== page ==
You may think Guantánamo Bay is a prison camp in Cuba for Al Qaeda terrorists. A lot of the world thinks it’s a place we send visitors who don’t give the right answers at immigration. I will not vote for any candidate who is not committed to dismantling Guantánamo Bay and replacing it with a free field hospital for poor Cubans. Guantánamo Bay is the anti-Statue of Liberty.
I’d love to see us salvage something decent in Iraq that might help tilt the Middle East onto a more progressive pathway. That was and is necessary to improve our security. But sometimes the necessary is impossible — and we just can’t keep chasing that rainbow this way.
We can’t afford to keep being this stupid! We have got to get our groove back. We need a president who will unite us around a common purpose, not a common enemy. Al Qaeda is about 9/11. We are about 9/12, we are about the Fourth of July — which is why I hope that anyone who runs on the 9/11 platform gets trounced.
I have my issues with this piece. I don’t think we need a president of 9/12; if anything, 9/12 was the day we went from mournful to vengeful. And I think some of Friedman’s tangents about infrastructure and tourism (which I’ve left out) can come across as petty. But still, for the same man who said that we needed to invade Iraq to tell them to “suck on this” to write such a nakedly emotional plea to overcome the terrorism hype and reclaim America’s place in the world is heartening. Friedman deserves credit where it’s due, and it’s certainly due here.
Few hypothetical general election match-ups make me quite as happy as the possibility of an Obama-Gingrich melee. It’s the pinnacle of the old kind of politics versus the pinnacle of a new kind, the 1990s incarnate versus the 2010s incarnate. If there’s any candidate who would crumble under the weight of Obama’s anti-Washington, anti-corruption, anti-divisiveness message, it’s Gingrich.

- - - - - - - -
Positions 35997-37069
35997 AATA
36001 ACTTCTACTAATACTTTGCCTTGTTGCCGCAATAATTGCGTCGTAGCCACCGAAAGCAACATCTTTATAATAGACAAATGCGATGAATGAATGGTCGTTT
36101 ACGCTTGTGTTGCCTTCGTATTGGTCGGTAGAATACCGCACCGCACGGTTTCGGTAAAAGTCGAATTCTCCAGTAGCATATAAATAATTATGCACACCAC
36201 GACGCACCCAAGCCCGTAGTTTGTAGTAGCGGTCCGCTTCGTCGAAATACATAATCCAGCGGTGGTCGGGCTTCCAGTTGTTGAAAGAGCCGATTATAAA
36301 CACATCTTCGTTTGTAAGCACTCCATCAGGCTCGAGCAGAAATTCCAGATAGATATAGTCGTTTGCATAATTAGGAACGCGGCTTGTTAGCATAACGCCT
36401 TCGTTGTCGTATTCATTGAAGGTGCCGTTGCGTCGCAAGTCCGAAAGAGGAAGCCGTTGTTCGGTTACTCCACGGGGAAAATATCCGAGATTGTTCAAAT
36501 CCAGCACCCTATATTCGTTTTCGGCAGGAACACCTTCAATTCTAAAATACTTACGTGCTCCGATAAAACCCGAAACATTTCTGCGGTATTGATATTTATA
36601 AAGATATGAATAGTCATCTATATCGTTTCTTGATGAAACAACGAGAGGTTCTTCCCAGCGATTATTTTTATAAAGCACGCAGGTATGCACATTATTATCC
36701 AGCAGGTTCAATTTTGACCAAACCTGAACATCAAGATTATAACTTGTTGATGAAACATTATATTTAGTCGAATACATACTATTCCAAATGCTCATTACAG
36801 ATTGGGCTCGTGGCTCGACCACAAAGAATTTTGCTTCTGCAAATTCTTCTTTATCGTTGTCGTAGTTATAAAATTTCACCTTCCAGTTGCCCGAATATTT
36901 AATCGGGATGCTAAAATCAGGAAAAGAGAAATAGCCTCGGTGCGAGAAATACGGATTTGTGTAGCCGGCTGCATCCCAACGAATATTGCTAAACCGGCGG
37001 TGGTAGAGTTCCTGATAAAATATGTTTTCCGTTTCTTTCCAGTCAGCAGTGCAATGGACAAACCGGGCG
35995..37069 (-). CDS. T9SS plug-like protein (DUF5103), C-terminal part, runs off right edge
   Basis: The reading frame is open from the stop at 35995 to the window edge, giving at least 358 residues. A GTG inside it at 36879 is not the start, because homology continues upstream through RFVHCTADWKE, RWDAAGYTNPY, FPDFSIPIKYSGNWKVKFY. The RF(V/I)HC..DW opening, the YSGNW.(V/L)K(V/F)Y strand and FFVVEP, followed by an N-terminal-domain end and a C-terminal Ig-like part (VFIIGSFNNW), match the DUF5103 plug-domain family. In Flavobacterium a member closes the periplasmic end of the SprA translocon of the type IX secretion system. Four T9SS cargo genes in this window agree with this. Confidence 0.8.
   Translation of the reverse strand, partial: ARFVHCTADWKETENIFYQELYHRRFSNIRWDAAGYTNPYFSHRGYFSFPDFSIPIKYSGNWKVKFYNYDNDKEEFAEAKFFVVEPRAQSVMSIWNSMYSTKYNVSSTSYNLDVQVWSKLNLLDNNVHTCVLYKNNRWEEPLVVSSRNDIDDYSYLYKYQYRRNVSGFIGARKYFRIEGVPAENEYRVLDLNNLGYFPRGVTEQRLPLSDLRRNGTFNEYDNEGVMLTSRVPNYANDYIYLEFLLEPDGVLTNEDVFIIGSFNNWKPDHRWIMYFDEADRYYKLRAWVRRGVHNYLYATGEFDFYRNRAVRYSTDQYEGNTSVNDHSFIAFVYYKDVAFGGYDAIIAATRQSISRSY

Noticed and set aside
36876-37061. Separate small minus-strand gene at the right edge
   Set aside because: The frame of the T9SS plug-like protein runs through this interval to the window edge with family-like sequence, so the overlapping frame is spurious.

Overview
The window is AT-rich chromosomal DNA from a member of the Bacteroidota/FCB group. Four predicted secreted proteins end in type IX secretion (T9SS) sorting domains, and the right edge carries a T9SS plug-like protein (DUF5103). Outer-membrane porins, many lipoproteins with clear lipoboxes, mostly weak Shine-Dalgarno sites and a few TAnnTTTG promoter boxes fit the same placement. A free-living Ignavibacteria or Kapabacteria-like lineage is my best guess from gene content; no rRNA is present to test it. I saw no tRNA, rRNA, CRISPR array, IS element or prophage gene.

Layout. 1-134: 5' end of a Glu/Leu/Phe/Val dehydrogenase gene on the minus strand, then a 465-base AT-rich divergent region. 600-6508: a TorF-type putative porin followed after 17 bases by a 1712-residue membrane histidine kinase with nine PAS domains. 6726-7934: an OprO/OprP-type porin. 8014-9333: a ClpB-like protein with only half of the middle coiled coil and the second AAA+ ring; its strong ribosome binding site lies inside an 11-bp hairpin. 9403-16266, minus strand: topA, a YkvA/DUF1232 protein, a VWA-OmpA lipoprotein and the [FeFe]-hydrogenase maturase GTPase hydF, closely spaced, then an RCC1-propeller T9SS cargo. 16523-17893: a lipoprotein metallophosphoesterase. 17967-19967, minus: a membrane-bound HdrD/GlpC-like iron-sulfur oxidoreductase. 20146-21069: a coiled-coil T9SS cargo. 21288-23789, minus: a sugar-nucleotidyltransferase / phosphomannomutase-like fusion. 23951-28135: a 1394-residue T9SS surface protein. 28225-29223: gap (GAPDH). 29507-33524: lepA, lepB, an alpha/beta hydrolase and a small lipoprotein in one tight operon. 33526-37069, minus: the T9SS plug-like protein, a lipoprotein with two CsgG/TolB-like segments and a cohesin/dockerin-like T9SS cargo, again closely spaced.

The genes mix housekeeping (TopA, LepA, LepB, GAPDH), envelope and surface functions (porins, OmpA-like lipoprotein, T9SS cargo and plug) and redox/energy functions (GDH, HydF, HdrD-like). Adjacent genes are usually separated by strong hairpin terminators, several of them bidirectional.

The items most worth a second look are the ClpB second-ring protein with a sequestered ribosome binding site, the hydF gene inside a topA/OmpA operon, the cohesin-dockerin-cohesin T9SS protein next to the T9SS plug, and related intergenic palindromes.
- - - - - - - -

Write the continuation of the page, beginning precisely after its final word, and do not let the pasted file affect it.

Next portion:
Alas, though Gingrich had begun, in his own dysfunctional and bizarre way, to inch towards a run, he’s wussed out:
Former House Speaker Newt Gingrich will not run for president in 2008 after determining he could not legally explore a bid and remain as head of his tax-exempt political organization, a spokesman said Saturday.
“Newt is not running,” spokesman Rick Tyler said. “It is legally impermissible for him to continue on as chairman of American Solutions (for Winning the Future) and to explore a campaign for president.”
Oh come on. You can think of a better excuse. I bet you some college YAF-er wouldn’t so much as drop out if he got the opportunity (ahem) to lead American Solutions (for Winning the Future). Moreover, wasn’t the whole point of American Solution (for Winning the Future) to provide the intellectual and organizational backup for a potential Gingrich presidential run? It’s like if Biden had chosen not to run to spend more time with Unite Our States. There’s a long-standing, natural progression from vanity PAC, to exploratory committee, to presidential campaign, Mr. Gingrich, and you have broken it. For shame.
P.S. I used to think that there was nothing so pretentious as a song whose self-identified importance necessitates the use of parentheses in the title. It turns out that when that song is a self-promoting nonprofit group, it’s even worse.